It was a record year for the NE10 academically in 2019-20 as well. The league posted an NCAA Division II record with an 88-percent mark for the Academic Success Rate (graduation rate) - and is the sixth time in the last seven years that the conference has finished in first or tied for first in ASR across all of Division II. Five NE10 institutions achieved a department ASR of at least 90 percent, with Bentley leading the entire country at a remarkable 99-percent. Three achieved a score of 95 percent or better, ranking them in the top-10 nationally. A record 62-percent of the league’s student-athletes were named to the Academic Honor Roll in the fall with 269 posting a perfect 4.0 GPA.
The NE10 also remains focused on its community endeavors. The conference has built a strong partnership with Team IMPACT, a non-profit organization that matches children with life-threatening illnesses with college sports teams. In 2015, the NE10 became the first ‘fully-matched’ conference in Division II, as at least one team from each member institution has matched with a Team IMPACT child. The conference’s fundraising efforts for Make-A-Wish are also more than any other Division II conference in the country over the past decade.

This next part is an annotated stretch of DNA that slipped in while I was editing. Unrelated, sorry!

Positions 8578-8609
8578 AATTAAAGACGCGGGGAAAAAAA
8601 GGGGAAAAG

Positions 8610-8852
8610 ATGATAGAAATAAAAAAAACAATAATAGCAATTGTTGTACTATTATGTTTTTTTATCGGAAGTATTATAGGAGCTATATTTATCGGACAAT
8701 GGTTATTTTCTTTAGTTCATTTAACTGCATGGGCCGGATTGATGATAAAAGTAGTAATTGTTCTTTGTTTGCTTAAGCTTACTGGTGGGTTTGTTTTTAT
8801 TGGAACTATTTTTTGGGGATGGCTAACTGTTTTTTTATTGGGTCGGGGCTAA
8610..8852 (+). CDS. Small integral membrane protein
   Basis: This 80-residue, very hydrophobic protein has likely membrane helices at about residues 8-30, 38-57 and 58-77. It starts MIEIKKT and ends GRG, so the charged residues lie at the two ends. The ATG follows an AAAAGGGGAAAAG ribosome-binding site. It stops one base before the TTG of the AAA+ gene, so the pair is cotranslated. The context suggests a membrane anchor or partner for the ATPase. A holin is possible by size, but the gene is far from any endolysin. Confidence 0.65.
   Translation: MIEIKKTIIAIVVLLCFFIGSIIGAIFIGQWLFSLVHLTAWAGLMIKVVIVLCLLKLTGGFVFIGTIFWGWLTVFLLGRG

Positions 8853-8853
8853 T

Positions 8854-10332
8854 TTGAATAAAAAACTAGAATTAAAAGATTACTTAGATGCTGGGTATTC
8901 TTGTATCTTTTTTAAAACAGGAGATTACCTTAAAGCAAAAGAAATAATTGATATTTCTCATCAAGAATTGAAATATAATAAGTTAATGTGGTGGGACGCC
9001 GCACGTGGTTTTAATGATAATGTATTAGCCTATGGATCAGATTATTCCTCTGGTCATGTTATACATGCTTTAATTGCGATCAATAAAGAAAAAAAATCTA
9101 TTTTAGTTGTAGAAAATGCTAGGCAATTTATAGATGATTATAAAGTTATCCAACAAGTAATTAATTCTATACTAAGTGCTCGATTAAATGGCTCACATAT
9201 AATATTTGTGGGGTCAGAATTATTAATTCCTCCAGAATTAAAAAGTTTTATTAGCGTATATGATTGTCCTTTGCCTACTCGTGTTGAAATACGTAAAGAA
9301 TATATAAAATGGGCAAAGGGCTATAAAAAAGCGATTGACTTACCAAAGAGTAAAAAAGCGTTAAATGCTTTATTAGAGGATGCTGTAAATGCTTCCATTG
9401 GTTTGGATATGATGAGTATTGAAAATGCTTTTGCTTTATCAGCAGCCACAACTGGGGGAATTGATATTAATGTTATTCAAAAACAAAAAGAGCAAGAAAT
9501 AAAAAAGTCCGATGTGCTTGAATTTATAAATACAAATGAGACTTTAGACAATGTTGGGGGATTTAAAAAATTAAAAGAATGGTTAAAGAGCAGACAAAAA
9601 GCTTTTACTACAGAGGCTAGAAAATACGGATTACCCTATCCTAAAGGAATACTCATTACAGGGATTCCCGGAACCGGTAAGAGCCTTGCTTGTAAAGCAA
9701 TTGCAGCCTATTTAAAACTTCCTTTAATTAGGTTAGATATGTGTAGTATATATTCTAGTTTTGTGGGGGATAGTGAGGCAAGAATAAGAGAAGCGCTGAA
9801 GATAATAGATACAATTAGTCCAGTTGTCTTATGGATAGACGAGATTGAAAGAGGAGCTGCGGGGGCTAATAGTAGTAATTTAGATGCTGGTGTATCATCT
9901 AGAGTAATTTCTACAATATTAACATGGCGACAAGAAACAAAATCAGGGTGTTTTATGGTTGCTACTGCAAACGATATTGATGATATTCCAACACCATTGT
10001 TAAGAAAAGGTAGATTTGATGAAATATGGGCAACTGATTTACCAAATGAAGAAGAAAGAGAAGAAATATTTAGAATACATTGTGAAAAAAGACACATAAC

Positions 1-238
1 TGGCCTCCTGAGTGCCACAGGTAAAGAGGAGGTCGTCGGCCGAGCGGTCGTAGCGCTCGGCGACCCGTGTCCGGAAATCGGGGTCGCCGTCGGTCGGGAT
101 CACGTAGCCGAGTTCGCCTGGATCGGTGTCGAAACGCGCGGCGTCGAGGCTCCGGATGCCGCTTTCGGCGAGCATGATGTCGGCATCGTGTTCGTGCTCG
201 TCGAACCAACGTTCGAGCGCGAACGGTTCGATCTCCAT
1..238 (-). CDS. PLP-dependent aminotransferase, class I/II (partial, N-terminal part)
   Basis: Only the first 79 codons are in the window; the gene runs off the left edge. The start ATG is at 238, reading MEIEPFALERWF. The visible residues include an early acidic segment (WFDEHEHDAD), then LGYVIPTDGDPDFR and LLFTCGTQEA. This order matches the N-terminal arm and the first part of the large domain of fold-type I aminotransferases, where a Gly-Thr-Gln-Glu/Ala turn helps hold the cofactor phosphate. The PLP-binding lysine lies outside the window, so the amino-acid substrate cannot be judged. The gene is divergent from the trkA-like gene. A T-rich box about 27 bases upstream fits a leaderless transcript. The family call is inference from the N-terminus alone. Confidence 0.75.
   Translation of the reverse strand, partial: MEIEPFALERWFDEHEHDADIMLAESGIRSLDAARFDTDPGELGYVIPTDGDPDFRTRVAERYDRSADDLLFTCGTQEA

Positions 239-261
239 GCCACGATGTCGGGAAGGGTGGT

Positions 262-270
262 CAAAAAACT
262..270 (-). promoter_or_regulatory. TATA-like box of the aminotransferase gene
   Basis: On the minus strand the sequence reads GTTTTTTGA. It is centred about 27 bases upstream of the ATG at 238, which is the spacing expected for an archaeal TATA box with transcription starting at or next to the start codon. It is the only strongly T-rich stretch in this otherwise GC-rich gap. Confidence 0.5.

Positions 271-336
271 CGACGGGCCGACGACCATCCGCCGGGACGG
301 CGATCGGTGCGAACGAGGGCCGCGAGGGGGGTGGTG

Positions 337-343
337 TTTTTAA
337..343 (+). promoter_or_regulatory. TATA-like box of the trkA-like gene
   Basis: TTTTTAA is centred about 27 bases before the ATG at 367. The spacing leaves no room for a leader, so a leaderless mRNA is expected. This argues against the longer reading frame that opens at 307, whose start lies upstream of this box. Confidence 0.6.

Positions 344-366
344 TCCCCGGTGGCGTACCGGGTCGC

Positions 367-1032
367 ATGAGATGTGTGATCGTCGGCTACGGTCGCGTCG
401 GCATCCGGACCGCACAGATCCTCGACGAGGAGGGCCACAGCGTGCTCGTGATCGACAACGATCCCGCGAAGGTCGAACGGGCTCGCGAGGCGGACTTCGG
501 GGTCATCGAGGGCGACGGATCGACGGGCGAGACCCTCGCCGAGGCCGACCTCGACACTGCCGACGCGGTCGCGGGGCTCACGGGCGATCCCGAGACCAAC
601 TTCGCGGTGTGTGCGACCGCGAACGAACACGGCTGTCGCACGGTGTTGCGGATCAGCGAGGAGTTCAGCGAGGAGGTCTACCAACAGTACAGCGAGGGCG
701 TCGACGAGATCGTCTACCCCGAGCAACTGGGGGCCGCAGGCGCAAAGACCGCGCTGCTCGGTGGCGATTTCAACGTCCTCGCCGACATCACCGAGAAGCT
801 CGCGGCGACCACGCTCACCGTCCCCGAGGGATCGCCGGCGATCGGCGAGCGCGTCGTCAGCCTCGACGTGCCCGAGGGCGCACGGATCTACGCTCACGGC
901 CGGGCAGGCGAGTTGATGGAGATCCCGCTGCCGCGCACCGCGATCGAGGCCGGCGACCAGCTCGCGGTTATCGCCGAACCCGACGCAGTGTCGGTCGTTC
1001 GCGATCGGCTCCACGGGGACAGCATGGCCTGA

Through the establishment and enforcement of regulations, the conference aims to encourage policies that enable intercollegiate athletics programs to contribute to and be considered an integral part of the total educational offerings at our member institutions. The NE10 can look to a long history of success including the growth from seven original member institutions to doubling in size over the past 40 years, the contention for and winning of multiple national championships, and the recognition of student-athlete performances off the field and in the classroom.
In the 2020-21 season, the NE10 will be celebrating its 40th Anniversary as a Division II conference. The league began competition in the sports of soccer, basketball and baseball in the fall of 1980, making the 2020 fall season a huge milestone in the conference's history. As the NE10 embarks on its fifth decade of athletic and academic success, it looks forward to a bright future with its high-achieving membership to produce the best possible experience for all student-athletes. #NE10EMBRACE40